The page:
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Wednesday, June 1, 2016

Growing Asia Market Still Wrestles With Economy

Helicopter markets in the region hold great promise, but like their global counterparts are hobbled by financial concerns.

By Asian Sky Group

A Papua New Guinea company received an Airbus Helicopters H145 in January. Photo courtesy of Airbus
Markets throughout Asia have not escaped the economic concerns plaguing the U.S., Europe and other regions, leading helicopter operators there and the manufacturers and service providers that support them to search out new opportunities in rising used-aircraft inventories.

The latest analysis of markets in the region by Asian Sky Group finds that utilization of aircraft throughout Asia is increasing and that slightly more operators are considering acquisitions of more used aircraft. But roughly half of operators believe economic conditions in the region may worsen, the Hong Kong-based consultancy said in its first-quarter 2016 analysis.

Given a weaker global economic environment, Asian Sky has reduced its growth estimates for Asia (excluding Japan) to 5.9% from 6.2%. It said growth in gross domestic product is likely to decelerate this year relative for seven of the 10 economies within the region.

“Headwinds from weak external demand are expected to persist, adding further downward pressures on the growth trajectory,” the firm said. Central banks in the region are expected to maintain an easing bias, but the size of any rate cuts is likely to be limited and, in some cases, constrained due to a need to simultaneously also manage exchange rate, interest rates and capital outflows challenges.

The Tokyo Fire Department uses its Airbus EC225s to fight high-rise fires (far left). Waypoint Leasing placed an Airbus Helicopters H145 with a Papua New Guinea company last year (above left). The Japan Coast Guard acquired its sixth H225 for search and rescue missions (above right). Korea Aerospace Industries’ KUH-1 Surion was developed as the maritime variant of its utility counterpart (right). Photos courtesy of Airbus, Mamo and Korea Aerospace Industries
The observations are based on Asian Sky Group’s analysis and its March survey, to which 160 individuals responded. They included operators of both helicopters and fixed-wing aircraft. (Asian Sky Group is backed by the U.S. company SEACOR Holdings Inc. and Avion Pacific Ltd., a mainland China-based general aviation service provider.)

The survey found that 48% of respondents, up three points from 2015’s fourth quarter, “believe the current economic status hasn’t reached the low point,” the firm said. “This indicates that a pessimism still prevails predominately but is also worsening throughout the Asia Pacific Region.”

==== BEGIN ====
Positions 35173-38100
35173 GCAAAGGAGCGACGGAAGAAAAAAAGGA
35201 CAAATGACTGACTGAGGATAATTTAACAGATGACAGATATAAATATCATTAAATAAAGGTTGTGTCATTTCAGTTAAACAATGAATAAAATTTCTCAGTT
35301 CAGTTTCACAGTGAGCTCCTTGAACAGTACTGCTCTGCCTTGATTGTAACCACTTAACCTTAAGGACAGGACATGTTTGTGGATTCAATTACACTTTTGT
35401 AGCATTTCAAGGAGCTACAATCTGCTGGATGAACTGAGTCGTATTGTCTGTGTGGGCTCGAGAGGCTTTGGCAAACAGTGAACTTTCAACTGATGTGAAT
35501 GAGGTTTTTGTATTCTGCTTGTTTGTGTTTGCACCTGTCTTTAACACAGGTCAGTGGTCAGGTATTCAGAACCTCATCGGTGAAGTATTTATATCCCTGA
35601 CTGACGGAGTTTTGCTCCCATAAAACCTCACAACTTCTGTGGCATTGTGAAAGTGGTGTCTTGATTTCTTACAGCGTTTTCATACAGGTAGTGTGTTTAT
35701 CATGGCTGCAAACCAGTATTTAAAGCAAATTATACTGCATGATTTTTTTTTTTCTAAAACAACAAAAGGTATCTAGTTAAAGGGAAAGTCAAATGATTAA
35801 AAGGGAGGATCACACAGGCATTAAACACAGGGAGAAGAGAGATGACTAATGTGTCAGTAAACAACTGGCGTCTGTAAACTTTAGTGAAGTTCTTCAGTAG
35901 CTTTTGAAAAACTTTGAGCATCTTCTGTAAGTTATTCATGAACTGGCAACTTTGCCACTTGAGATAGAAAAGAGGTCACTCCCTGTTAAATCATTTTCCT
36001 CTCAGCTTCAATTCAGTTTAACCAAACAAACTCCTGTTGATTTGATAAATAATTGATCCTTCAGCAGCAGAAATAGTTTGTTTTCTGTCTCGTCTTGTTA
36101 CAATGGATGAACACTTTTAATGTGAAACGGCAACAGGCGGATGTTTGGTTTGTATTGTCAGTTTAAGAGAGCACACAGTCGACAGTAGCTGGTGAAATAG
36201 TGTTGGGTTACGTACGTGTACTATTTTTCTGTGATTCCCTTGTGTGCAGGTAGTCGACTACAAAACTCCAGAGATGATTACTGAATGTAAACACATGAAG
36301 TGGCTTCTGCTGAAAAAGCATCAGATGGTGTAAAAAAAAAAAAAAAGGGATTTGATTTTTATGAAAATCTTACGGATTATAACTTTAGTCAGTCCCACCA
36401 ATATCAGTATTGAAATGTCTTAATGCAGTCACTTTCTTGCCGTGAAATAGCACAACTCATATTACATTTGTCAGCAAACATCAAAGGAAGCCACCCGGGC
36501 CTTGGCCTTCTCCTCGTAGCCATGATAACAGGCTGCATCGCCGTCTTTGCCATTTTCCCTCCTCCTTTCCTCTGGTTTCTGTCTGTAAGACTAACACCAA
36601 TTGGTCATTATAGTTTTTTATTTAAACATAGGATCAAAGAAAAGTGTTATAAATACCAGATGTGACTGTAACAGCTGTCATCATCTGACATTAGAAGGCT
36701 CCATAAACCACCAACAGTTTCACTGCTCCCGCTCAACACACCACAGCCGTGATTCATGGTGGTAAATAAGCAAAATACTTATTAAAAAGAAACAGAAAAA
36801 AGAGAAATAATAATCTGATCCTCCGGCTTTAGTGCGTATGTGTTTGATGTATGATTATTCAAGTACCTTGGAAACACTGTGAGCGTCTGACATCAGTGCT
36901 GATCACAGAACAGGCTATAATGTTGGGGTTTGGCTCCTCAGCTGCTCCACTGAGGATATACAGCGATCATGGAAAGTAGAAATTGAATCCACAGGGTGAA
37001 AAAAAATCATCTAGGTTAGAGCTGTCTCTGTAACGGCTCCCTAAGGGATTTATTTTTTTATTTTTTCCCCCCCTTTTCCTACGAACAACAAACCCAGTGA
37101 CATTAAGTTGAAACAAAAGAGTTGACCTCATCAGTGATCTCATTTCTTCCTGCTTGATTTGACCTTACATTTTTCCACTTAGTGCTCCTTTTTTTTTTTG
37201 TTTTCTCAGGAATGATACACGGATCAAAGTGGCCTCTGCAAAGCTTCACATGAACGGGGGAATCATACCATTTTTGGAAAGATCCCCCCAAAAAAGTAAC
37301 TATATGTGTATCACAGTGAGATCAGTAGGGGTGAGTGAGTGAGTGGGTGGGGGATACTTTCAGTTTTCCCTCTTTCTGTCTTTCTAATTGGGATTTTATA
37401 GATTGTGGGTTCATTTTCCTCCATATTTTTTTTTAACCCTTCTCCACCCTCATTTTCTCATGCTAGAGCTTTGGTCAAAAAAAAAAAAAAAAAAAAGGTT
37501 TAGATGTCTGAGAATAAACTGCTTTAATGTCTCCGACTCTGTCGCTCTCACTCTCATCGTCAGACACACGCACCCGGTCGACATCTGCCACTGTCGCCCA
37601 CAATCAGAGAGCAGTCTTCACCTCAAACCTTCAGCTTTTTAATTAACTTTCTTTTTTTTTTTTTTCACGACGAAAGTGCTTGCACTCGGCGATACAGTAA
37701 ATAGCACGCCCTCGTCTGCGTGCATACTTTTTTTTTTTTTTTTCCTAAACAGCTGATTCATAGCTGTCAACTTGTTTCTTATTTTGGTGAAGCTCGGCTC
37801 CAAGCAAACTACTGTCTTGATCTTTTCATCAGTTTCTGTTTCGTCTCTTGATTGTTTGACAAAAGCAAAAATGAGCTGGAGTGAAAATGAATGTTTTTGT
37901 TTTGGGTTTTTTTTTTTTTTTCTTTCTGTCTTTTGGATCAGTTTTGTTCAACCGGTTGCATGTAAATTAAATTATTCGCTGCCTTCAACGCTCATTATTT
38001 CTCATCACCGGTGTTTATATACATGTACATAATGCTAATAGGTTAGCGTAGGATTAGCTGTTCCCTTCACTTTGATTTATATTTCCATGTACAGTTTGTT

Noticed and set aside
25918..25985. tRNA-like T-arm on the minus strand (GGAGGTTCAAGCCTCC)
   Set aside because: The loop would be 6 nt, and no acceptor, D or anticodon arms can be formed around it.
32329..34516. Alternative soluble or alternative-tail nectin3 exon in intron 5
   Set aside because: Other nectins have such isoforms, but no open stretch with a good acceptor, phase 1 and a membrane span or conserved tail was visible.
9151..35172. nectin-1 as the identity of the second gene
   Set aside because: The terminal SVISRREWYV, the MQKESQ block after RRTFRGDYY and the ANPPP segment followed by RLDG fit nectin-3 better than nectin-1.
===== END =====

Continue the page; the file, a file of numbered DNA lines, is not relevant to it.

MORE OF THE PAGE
Overall, 34% of the respondents reported increased utilization, Asian Sky said. That was 15% higher than the last quarter’s survey. In addition, those reporting decreased utilization dropped 11%. The reported utilization increase was greatest in the Oceania countries of Australia and New Zealand (with 38% saying their aircraft flew more) and Greater China (with 33% saying their aircraft did so, an increase of 17% from the previous quarter).

In addition, respondents who said utilization had decreased fell to 26% from 40% in Australia and New Zealand and to 39% from 49% in Greater China. (Asian Sky includes Papua New Guinea with Australia and New Zealand in its Oceania category. It defines Greater China as China, Hong Kong, Macau and Taiwan.)

“These trends reflect a positive outlook regarding the ongoing recovery of Chinese business jet usage [and] are a hopeful indicator of continued improvements during the balance of 2016,” Asian Sky said.

The survey found that utilization was roughly split between increases and decreases in South and East Asian nations, the firm said. Those nations include Brunei, Cambodia, Indonesia, Laos, Malaysia, Myanmar, Philippines, Singapore, Thailand and Vietnam, as well as Japan and South Korea. Roughly of respondents in those countries reported utilization was up and a like percentage said it was down. Asian Sky said that the latter group reported utilization declines of less than 20%.

The firm said slightly more potential owners said they were considering purchasing used aircraft (compared to 2015’s fourth quarter), but 57% said their purchase plans are uncertain.

The reasons for that uncertainty were similar to those from the preceding quarter, Asian Sky said. They included “economic uncertainty,” which again was the most cited factor, followed by “government/public opinion” in Greater China and “no need” in other markets in the region.

A new wrinkle was cited by respondents as “financing availability.” The firm noted that financing “appears to be becoming more difficult in the South and East Asia regions.”

The civil helicopter pre-owned inventory for sale has increased by 50% over the last 15 months. Graphic courtesy of Asian Sky Group
At the end of 2015, the Asia Pacific civil helicopter fleet numbered 6,015 helicopters in active service, an increase of 4.5% over year-end 2014.

As with 2014, the growth leader in percentage and number of units was China, with 20% growth and 118 helicopters added by year-end 2015. This, however, represented a slowdown compared with 2014, when growth was 31% and 135 helicopters were added. Overall, of the 34 markets analyzed in this report, only a third experienced growth in 2015, with the other two-thirds either contracting or remaining stagnant.

The Asia Pacific region is currently dominated by four countries and three manufacturers, with 73% of the helicopter fleet based in Australia, New Zealand, Japan and China, and 78% of those units being either a Robinson Helicopter, Airbus Helicopters or Bell Helicopter.

In terms of replacement cost, the “big four” OEMs (Airbus, Bell, Sikorsky and AgustaWestland) make up nearly 90% of the market, with Airbus leading at 46% and the other three at 42% total.